Review: Gibson Les Paul Deluxe 2015

Mini Humbuckers – Giant Tone. The Les Paul Deluxe is a variation of one of the most famous guitars of all time. Featuring mini humbuckers for a slightly more cutting, brighter tone, the Les Paul Deluxe was introduced in 1968 and in the years that followed, became synonimous with the classic rock sound of the 1970s. Almost 50 years later, Gibson have managed to capture this heritage and put it into a guitar that is practical and comfortable enough for the contemporary player, as well as the traditionalists. The 2015 Deluxe strikes a fantastic balance between vintage and modern and really cements Gibson’s place at the forefront of guitar technology.

What makes the 2015 Deluxe different from any other?

A number of things. There are a number of changes for the 2015 range but features that will make a real difference to players are the new self-tuning mechanism, the new brass nut, a redesigned hardcase and the new slightly wider neck. Gibson have updated the software on last year’s Min e-Tune to create G-Force and, after having used it a dozen or so times now, it’s safe to say that it is a definite improvement. 9 times out of 10, the mechanism tunes all six strings on the first strum, within just a few seconds and open tunings taking a couple of strums and an extra few seconds. It’s very impressive and will no doubt continue to convert even the most traditional of players.

The new brass nut allows for great playability and is now adjustable meaning that tweaking your action can be done with just a slight turn of an allen key (included). The included hardcase is quite different from the past few years, though still offers great protection. It’s quite a striking colour and is now rectangular instead of being shaped; hardly a deal breaker we know, but it’s nice when you’re paying this amount of money for a guitar that you get a decent case with it and with all 2015 Gibsons, you certainly do.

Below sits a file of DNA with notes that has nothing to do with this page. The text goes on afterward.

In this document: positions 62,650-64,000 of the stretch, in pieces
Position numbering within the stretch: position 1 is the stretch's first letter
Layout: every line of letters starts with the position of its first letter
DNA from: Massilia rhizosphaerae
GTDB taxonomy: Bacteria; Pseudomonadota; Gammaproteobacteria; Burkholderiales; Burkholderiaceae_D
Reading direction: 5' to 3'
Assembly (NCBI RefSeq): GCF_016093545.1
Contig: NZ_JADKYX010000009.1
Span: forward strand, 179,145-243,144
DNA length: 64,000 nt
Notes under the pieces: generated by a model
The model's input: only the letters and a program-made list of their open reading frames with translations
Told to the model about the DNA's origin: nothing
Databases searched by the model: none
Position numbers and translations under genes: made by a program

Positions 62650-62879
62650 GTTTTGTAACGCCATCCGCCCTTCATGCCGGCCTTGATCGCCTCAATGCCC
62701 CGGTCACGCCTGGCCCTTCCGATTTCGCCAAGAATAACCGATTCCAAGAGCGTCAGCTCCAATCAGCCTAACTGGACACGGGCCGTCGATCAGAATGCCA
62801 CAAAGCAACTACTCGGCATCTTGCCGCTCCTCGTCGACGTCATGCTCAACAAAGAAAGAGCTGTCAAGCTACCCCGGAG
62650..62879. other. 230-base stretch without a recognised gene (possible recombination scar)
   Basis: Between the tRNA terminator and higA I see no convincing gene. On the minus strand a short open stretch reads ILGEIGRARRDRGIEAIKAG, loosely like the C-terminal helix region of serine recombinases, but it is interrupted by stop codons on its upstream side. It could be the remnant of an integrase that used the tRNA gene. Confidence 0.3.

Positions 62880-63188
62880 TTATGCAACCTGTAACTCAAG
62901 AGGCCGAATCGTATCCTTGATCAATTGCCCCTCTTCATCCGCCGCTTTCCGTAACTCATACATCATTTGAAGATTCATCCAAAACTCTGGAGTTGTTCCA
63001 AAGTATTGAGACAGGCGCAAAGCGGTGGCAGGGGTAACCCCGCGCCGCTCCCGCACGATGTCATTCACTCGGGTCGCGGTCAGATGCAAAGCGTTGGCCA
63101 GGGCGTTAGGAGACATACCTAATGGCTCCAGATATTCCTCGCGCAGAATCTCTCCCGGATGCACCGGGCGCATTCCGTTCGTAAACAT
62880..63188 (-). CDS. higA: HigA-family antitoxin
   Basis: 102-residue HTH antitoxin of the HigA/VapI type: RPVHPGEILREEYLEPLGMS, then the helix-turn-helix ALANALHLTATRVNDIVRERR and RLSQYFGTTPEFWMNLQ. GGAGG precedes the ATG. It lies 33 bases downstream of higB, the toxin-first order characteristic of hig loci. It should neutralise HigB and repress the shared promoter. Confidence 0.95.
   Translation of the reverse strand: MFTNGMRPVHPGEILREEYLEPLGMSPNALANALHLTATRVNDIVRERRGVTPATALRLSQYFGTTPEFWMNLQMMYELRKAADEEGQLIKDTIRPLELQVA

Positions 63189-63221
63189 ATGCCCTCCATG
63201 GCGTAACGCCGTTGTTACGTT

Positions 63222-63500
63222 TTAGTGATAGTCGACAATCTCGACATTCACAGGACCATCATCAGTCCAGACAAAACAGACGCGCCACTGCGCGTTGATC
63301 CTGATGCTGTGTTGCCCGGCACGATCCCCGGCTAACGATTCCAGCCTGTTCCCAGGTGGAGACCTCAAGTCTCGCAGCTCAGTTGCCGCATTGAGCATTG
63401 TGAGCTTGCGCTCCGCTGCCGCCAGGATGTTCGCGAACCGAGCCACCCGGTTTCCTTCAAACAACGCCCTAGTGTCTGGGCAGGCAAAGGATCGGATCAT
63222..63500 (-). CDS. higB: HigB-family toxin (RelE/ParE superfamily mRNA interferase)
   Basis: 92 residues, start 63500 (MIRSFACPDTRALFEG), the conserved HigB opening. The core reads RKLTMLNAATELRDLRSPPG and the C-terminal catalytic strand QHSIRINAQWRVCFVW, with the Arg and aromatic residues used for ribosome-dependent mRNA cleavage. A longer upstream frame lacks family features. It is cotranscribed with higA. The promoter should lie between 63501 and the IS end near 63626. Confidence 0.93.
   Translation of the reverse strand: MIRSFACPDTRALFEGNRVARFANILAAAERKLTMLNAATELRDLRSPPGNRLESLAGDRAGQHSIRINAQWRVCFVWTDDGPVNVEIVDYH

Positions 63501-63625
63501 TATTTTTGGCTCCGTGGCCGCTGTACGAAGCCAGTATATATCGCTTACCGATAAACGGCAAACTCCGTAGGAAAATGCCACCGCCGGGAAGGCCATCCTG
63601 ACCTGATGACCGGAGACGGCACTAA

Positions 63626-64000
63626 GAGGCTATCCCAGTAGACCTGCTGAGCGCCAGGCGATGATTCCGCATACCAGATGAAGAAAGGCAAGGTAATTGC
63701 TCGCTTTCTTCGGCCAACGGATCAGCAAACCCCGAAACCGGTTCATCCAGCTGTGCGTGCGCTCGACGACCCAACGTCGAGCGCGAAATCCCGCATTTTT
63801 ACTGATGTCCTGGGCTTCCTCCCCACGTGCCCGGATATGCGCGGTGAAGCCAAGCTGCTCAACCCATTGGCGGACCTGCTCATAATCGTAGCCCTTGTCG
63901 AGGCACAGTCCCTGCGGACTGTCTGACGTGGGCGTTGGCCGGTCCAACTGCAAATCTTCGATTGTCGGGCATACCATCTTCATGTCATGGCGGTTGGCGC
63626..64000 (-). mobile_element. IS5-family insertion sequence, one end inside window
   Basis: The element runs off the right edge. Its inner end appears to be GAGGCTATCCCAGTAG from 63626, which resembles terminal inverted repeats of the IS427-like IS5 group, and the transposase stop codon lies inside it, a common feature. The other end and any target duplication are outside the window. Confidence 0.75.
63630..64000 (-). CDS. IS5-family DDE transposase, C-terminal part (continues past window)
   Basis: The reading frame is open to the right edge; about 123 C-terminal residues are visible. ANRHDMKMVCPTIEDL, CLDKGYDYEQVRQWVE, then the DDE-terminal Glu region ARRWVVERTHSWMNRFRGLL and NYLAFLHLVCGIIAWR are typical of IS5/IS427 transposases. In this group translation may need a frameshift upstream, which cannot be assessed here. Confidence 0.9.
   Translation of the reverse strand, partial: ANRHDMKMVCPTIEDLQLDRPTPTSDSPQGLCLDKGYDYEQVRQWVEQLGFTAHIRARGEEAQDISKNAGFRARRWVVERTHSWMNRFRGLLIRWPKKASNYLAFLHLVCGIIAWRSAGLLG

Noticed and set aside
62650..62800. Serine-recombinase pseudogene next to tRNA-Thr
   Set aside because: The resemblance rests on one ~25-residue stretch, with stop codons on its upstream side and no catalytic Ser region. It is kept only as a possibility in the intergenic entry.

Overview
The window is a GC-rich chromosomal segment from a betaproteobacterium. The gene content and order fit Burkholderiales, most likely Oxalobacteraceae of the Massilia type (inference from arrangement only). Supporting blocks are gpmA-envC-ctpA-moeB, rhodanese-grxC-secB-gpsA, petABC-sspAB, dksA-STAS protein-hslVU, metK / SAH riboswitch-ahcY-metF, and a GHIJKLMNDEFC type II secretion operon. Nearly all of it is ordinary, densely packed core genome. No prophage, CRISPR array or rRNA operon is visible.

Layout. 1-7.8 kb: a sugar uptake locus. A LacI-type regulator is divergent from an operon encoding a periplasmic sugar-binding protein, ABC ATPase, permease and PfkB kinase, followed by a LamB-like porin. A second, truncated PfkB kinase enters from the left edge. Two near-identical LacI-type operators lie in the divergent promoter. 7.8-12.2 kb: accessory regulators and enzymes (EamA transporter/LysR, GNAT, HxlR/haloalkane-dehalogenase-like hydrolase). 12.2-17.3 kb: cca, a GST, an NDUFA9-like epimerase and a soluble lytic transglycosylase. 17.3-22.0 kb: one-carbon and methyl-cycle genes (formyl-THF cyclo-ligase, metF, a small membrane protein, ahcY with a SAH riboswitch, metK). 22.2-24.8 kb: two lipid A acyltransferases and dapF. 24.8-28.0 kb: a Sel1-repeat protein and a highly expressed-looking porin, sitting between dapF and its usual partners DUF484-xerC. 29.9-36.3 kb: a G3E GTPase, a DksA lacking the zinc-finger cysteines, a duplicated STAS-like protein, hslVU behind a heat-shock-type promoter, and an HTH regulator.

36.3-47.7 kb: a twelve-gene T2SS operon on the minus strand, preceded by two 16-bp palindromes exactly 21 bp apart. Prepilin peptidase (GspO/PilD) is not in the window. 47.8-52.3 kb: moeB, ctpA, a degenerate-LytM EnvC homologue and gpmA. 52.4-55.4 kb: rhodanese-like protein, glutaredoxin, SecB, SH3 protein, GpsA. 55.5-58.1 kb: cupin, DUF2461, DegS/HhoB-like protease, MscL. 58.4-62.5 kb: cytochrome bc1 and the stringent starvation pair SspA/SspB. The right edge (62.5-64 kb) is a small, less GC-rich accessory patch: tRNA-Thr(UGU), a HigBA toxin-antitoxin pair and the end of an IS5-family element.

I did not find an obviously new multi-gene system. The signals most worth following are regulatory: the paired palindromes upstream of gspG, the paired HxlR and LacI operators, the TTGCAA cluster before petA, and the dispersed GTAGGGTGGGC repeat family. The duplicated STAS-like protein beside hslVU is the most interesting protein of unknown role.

The neck is now .050″ wider either side of the E strings to increase playing surface but with the same string spacing. As soon as you get it in your hands, you can feel the difference straight away. I personally find it really comfortable; fretting chords or lead work doesn’t feel at all inhinbited and the whole neck just seems to sit in your hand nicely.

The Sound

While the Les Paul Deluxe was indeed prominent in classic rock, it’s not at all a one-trick pony. The neck pickup, especially on a clean channel has an amazing warmth and clarity that, when a little tone is rolled off, renders it great for jazz. The bridge pickup is bright, without sounding harsh and sounds great through a slightly overdriven valve amp. Both pickups are very responsive and the tone knob has an incredible sweep meaning that there really is a massive range of sounds that you can get out of this guitar.

Not only this but both pickups are coil split adding even more versatility. As mentioned, when put through an overdriven amp, the guitar really excels (for my liking anyway), but even with heaps of distortion, the mini humbuckers still pump out the great tonal characteristics you’d expect. It’s only when you get to seriously high gain sounds (gain turned up full on a Blackstar HT Metal 60) that some of the clarity fades, though if you’re after a guitar for heavy metal, it might be worth looking at a Les Paul equipped with higher output pickups.


A great sounding and feeling guitar that fits nicely within the 2015 Gibson range. The new Les Paul Deluxe is, as you would expect, fantastic for rock and blues, but is equally apt for jazz and pop too. The new features add an extra level of practicality that make every day use an absolute pleasure. Priced at £1759, the Deluxe sits roughly in the middle of the 2015 price range, though the quality and attention to detail are more like that of a guitar at double its price.

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